Palaeolithic economics – What it is, definition and concept

The Palaeolithic economy is characterized by being parasitic, that is, there was no production, since it was limited to activities such as hunting and gathering.

The Paleolithic is a period of prehistory that ranges from the appearance of man to his grouping in the first settlements. During this stage of prehistory, the economy was predatory, its main activities being hunting and gathering. Thanks to these activities, it was possible to respond to needs such as food, clothing, clothing, and the necessary materials to make tools could be obtained.

Regarding hunting, it should be noted that it gained greater importance in the most advanced phases of the Palaeolithic. Initially, the human being dedicated himself to feeding on dead animals, which is what is known as “scavenging”. However, it was necessary to wait for the human being to evolve physically and reach a certain level of technological advance for hunting to reach special relevance.

Main features of the Paleolithic economy

The main characteristic of the Paleolithic economy is that it is a predatory economy. As we noted earlier, this assumes that economic activities are primarily hunting and gathering. Once the resources of a territory were exploited, due to scarcity, displacements to other geographical areas occurred.

From the point of view of technology, it is worth highlighting the creation of the first weapons and tools, used for activities such as hunting and gathering. However, it must be borne in mind that, being nomads, they were not used to collecting large quantities of utensils. All this had consequences on technological development, since with a nomadic lifestyle, accumulating capital (tools and utensils) was more complicated, a circumstance that made technological progress more difficult.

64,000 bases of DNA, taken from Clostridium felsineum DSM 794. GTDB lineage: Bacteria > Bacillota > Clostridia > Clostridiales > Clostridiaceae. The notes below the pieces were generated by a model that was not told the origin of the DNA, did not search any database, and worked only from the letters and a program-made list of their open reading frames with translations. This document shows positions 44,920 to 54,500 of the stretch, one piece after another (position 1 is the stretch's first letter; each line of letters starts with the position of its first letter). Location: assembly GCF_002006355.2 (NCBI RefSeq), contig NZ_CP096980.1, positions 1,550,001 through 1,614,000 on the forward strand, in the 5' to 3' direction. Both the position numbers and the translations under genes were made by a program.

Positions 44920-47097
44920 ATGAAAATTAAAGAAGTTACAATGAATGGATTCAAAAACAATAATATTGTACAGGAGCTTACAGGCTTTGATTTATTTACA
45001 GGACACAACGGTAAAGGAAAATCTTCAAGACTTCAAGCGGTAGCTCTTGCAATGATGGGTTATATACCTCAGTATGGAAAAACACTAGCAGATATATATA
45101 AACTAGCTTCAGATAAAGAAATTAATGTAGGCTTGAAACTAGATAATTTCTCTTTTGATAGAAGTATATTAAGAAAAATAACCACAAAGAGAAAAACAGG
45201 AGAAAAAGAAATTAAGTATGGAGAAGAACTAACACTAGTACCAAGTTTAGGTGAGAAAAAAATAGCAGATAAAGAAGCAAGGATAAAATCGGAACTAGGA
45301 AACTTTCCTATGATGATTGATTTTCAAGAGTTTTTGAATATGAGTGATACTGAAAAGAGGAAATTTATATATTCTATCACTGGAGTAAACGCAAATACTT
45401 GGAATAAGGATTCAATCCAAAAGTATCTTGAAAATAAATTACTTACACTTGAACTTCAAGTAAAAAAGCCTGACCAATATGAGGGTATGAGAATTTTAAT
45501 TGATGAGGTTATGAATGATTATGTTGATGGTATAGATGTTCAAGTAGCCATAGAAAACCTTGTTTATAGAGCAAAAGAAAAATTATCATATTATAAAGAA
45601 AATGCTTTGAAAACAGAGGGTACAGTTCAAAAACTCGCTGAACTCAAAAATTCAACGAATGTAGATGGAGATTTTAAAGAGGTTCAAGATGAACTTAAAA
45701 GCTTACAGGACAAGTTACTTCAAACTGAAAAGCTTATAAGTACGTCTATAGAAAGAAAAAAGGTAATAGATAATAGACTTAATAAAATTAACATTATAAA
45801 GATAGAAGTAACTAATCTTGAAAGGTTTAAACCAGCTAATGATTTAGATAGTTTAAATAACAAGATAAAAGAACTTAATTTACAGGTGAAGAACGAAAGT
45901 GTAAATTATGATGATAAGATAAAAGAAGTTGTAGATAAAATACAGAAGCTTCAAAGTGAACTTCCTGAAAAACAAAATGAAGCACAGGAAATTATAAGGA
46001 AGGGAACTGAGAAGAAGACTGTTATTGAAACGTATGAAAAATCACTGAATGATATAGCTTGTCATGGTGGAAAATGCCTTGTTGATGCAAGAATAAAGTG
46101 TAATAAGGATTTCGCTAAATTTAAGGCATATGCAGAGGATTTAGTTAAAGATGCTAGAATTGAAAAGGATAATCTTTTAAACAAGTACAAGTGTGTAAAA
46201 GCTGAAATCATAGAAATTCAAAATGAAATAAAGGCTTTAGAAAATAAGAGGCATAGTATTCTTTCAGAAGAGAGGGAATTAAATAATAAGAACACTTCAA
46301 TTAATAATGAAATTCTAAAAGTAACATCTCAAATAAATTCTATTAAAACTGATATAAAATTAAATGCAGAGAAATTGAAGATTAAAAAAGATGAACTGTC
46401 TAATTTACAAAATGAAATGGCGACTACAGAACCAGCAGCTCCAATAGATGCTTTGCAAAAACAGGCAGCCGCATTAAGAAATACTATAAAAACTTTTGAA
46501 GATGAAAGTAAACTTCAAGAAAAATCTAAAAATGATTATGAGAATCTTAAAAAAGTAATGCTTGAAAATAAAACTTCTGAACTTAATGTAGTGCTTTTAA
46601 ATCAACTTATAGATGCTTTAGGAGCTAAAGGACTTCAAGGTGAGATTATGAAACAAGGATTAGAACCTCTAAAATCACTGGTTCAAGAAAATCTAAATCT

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As for trade, the value of objects depended on their usefulness. This, without forgetting that money did not yet exist as a medium of exchange. On the other hand, it must be taken into account that, for commercial exchanges to take place, it was necessary that there were no conflicts between the different groups.

From a social point of view, humans settled in small groups. The reason for organizing in small groups responded to the need to cope with their needs together. The size of the group deserves special attention, because for Palaeolithic humans, the more numerous the group, the fewer the dangers they had to face. Another characteristic to highlight regarding the organization into groups is that there was no division of labor nor was there a hierarchy.

The importance of the nomadic lifestyle of these societies must be highlighted, since they moved when they exhausted the resources of a territory or if the weather was unfavorable for them.

Economy and human evolution

As we indicated earlier, in the early Palaeolithic phases, hunting had not yet assumed great importance. Hence, hominids such as Australopithecus and Homo habilis fed by collecting dead plants and animals.

With Homo erectus, hunting begins to gain importance, although scavenging and gathering continue to be the main activities. We will have to wait for Homo heidelbergensis, Homo neanderthalensis and Homo sapiens for the development of the hunt, although these hominids will not abandon the collection either. It is striking that Homo sapiens and Neanderthals discovered activities such as fishing, using instruments such as nets, hooks and harpoons.

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